application. This results in the raising of the bar in that profession. For example, the
modeling of Dr. Milton Erickson required some 10 months or so between first contact and the
coding of the patterning (see Patterns of the Hypnotic Techniques of Milton H. Erickson,
M.D. Volumes I
and II).1 How many people have the time (10 months) as well as the tolerance
for the inherent ambiguity of the task of modeling and the competency to code the
assimilated patterns into a description that would allow others to gain access to these
patterns without this enormous investment of time and talent?

In medieval Europe, the accumulated tacit knowledge of various professions, say, for
example, of masonry, was passed from master to apprentice through direct modeling – there
were no shortcuts. The apprentice mason prepared the site, carried the materials, did the
clean up, and whilst doing all this, if this apprentice were to succeed in becoming a
mason, he would notice and mark how, specifically, the master mason approached the various
aspects of actually building that structure, setting up that foundation, and executing the
plans of the architect.

I recognize that the depth of integration of the patterning is quite distinct (at least
initially) as a function of the method of assimilation. If learning the patterning is
accomplished inductively and through unconscious assimilation, the patterns belong in a
deep sense to the learner. Such a learner then has the leisure to revisit such patterns and
may then ferret out the essential elements of the patterns and their sequencing – the
formal pattern itself or some functional equivalent.

Those learners following a conscious approach will certainly upgrade their game; whether
they ever achieve the depth of integration of patterning arrived at inductively is an open
question. In our present context, few people, if anyone, are prepared to enter the strange
and disorienting world of deep inductive learning, thus, the niche of modeler emerges.

So, what will you do with these reconstructed tales flowing down through the decades since
their actual occurrence, and channeled through the intentions, interests, and self-images
of the people offering these representations?

Good question!

The Fundamental Strategy

Frank and I have considered how to manage these issues. We have settled on a specific
strategy. We have determined to pursue the minimization of these particular classes of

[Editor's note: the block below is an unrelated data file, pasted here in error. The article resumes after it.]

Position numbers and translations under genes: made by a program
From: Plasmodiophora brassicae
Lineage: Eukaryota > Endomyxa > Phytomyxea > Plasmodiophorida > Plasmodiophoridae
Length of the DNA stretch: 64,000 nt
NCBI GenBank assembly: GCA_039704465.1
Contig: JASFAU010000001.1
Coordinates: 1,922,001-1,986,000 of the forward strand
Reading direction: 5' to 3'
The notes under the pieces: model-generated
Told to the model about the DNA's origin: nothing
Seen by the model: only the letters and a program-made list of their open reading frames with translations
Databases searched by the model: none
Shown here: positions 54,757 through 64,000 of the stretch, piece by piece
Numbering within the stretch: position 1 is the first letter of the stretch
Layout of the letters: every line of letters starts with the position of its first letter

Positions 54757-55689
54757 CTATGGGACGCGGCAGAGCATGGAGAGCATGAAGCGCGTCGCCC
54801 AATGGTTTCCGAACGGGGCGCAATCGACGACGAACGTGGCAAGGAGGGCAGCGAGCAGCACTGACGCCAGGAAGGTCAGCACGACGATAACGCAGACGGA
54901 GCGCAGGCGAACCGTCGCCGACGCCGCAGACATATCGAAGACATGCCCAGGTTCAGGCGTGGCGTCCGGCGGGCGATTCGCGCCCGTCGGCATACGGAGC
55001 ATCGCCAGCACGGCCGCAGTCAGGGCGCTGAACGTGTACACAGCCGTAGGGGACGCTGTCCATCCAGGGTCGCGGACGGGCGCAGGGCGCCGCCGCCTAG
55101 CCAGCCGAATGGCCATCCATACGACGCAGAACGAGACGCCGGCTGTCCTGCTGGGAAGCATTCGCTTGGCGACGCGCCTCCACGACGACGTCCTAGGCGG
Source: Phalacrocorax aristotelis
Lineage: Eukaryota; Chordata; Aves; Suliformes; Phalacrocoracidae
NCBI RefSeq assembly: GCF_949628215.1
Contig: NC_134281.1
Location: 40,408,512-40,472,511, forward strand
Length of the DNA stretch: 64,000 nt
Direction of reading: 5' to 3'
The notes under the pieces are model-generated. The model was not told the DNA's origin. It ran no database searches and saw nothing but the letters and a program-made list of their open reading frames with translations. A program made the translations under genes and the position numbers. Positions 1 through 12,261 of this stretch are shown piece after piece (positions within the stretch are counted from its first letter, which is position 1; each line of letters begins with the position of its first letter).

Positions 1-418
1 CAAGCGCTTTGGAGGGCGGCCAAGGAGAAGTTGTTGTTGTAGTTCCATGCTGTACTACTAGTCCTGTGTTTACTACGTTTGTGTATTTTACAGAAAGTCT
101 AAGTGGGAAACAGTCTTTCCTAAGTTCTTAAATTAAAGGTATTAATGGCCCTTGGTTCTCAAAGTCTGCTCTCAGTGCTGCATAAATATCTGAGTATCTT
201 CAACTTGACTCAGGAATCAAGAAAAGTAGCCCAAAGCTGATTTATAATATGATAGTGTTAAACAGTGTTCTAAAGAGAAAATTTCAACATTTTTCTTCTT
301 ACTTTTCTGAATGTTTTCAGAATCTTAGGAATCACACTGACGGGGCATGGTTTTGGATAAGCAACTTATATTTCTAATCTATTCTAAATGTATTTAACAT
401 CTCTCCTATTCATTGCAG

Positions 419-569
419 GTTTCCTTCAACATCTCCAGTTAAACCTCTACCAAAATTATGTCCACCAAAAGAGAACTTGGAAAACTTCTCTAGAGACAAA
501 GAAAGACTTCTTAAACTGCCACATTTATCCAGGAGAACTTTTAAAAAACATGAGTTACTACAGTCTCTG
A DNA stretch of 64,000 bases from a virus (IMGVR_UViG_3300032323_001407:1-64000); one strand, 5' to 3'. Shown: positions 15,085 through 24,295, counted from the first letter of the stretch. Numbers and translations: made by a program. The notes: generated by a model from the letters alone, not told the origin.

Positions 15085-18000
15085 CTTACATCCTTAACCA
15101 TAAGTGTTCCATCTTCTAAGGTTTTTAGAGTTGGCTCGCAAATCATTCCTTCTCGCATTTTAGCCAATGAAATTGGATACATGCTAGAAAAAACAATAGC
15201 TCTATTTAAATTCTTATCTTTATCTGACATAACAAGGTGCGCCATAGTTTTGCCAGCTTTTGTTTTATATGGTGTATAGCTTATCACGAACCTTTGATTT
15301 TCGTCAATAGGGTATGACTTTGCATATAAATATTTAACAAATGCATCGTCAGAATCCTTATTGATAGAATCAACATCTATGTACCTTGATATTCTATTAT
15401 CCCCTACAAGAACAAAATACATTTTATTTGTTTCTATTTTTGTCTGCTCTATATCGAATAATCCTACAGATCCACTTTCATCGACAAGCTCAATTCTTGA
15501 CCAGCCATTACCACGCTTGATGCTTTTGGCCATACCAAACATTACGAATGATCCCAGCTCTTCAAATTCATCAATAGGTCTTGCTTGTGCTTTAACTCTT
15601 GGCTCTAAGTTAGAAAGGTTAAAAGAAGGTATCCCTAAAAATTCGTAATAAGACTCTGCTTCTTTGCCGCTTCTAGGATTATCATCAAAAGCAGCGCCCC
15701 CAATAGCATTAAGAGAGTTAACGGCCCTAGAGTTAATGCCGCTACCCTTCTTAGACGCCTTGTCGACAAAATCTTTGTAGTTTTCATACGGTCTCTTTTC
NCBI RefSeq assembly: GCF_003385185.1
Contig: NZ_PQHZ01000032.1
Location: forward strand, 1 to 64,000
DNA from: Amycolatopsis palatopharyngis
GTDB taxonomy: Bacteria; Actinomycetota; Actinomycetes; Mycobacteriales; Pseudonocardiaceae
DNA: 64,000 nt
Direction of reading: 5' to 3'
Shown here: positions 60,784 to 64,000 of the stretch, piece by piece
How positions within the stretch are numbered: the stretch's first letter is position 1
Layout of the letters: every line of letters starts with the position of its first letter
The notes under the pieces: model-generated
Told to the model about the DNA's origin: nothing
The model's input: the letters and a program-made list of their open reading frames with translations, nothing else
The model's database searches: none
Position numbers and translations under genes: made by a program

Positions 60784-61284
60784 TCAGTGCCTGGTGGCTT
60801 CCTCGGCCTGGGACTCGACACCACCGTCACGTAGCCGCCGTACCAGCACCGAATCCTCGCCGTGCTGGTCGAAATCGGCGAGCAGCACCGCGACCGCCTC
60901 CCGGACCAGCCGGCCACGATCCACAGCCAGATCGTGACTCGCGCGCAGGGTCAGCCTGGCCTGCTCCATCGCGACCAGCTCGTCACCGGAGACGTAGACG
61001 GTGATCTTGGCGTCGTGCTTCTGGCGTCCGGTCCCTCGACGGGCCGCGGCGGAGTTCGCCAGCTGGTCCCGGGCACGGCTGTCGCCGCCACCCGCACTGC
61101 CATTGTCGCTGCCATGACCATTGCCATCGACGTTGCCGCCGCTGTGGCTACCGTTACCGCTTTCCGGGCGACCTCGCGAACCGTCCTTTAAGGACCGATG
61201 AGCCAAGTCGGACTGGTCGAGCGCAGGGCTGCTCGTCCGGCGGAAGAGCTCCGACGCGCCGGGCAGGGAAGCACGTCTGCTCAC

distortion by calling upon a large number of people who were physically present and
participated in or observed some of the events that are herein described. A few are names
that are widely recognized in the present day field of NLP; most are people who are unknown
and largely inactive with respect to the patterning of the NLP of today – people who have
no particular clear known agenda. Mark carefully what they report.

You will find in this book the voices of people who moved resolutely, wandered, and/or
often stumbled (most of all the co-authors of this book) through these events, each of whom
carried with them specific personal agendas and perceptual filters which ensured that their
perceptions and thus subsequently their reconstructed memories of these events would be
quite distinct, especially with the passage of time (now some 40 years). Many of these
differences arise through the ubiquitous and selective perceptual filtering that
necessarily results from the strong limitations of the bandwidth of consciousness (7 + or –
chunks of information).

I would venture that few of the distortions that occur in such reconstructions are
deliberate. This lack of explicit awareness of the filtering and its consequences, and the
unconsciously motivated personal agendas of the people responsible for these deviations
from what actually happened (now largely unknowable), makes such distortions all the more
problematic, both with respect to the task of discovering what the distortion is/was and
what it is/was a distortion of – that is, deviations from what actually happened.

But surely one of the most obvious and powerful conclusions from the development and
deployment of patterning over the last four decades in NLP, and easily verified in the
reader’s own experience, is the astonishing diversity in the descriptions that emerge from
any single event when described from the distinct perceptual positions of the people who
directly participated in or witnessed the event in question.

Indeed, I would caution the reader to consider the following: the more prominent the
name/reputation of the writer of the description, the more likely the distortions
(operationally defined as deviations from a correspondence with the record captured by
great 360 degree audio/ video recorder in the sky – which fortunately or unfortunately does
not exist). This is the sense of unknowable as in the paragraph two above this one. Note
please that this applies with full force to the words that you are presently reading.

This is as accurate a statement for a relatively common event, such as whose idea was it,
really, to organize that birthday party for a mutual friend, as it is for that rare event –
the creation of a new field of patterning such as NLP. None of it is to be taken at face
value.

There are two distinct issues here. First, anyone with an appropriate background and some
thought can comment on what they perceive as the predecessors of NLP or any other set of
developed patterns. Certainly, practitioners of the Philosophy of Science have done this
service for many branches of science (see especially the fine work of Thomas Kuhn in The
Structure of Scientific Revolutions
on the development of portions of modern physics2).
Through their research into the birth and development of what later became incorporated
into standard models or sets of patterning, these practitioners have succeeded in